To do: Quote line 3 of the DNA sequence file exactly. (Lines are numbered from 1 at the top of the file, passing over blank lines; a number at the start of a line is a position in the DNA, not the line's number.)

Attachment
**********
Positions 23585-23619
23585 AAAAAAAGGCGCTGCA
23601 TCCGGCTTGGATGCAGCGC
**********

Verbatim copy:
23601 TCCGGCTTGGATGCAGCGC